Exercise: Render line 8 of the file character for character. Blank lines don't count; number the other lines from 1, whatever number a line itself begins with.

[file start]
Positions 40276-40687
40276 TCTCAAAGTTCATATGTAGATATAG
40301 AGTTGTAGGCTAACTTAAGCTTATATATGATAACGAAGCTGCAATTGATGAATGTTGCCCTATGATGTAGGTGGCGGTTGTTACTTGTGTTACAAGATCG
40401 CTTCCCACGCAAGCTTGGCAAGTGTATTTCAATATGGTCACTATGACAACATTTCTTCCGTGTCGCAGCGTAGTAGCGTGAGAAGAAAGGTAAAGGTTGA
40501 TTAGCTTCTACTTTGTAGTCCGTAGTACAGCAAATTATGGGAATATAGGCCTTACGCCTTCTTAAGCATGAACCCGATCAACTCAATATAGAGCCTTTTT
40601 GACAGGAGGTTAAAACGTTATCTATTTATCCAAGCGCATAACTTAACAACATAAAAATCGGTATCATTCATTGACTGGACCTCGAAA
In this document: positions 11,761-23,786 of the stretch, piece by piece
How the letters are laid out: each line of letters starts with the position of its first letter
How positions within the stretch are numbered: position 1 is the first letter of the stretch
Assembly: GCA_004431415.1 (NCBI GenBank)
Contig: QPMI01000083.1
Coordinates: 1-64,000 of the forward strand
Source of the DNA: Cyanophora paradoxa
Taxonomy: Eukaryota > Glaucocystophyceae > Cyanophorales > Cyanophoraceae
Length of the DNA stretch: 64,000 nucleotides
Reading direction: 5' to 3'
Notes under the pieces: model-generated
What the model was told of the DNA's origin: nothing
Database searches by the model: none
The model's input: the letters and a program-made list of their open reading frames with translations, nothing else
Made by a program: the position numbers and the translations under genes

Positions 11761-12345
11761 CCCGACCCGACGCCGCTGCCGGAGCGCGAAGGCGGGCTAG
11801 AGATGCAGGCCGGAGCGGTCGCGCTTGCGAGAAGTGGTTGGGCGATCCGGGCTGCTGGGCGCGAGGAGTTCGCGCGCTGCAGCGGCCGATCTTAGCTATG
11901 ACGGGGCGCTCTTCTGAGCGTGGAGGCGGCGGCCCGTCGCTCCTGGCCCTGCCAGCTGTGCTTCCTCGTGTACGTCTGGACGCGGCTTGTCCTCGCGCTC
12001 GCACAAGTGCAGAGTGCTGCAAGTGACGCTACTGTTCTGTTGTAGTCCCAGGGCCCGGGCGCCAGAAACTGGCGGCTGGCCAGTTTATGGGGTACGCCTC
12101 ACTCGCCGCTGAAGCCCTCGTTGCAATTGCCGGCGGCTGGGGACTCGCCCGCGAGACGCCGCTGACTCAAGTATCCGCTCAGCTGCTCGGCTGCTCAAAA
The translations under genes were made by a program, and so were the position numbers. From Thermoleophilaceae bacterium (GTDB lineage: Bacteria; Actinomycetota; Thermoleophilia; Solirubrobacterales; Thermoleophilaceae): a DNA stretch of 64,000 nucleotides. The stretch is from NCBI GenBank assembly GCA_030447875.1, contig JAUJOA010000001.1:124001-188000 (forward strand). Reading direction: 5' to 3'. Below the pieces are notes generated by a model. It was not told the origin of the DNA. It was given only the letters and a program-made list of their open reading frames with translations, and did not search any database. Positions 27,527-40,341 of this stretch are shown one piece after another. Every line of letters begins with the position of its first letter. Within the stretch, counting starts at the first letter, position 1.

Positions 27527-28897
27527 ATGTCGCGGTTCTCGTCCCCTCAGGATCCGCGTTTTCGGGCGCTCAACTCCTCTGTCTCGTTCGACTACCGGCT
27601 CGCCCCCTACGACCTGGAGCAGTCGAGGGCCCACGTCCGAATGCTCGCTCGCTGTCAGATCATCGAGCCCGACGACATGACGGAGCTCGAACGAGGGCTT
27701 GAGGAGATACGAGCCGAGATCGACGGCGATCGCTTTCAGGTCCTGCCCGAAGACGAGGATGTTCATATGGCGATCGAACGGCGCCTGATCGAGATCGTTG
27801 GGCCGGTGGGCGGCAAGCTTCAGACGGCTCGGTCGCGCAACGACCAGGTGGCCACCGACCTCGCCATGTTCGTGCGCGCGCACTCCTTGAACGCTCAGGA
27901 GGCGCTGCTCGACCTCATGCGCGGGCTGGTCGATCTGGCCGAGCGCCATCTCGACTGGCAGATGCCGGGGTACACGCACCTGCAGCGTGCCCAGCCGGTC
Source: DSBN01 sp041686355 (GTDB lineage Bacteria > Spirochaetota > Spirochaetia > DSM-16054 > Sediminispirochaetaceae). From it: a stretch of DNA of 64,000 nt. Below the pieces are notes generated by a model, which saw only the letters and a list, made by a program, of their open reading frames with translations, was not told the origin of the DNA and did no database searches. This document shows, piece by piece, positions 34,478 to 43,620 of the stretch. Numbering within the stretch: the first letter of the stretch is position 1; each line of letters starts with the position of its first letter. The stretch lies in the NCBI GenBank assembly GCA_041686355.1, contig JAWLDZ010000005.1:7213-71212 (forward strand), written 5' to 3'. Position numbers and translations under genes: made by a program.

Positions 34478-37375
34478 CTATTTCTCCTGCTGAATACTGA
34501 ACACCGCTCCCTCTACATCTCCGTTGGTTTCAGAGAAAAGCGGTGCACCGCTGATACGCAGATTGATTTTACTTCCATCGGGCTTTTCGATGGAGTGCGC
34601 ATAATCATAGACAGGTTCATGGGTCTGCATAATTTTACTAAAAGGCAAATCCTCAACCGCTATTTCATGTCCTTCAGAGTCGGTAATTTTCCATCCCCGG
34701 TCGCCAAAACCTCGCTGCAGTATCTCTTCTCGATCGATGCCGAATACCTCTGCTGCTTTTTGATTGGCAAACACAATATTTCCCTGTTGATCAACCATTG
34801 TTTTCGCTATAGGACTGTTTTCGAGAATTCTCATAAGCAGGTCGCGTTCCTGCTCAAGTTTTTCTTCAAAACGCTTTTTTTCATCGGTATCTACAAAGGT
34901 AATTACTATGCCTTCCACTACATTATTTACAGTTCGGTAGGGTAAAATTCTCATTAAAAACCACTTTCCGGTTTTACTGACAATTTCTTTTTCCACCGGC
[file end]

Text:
How the letters are laid out: each line of letters starts with the position of its first letter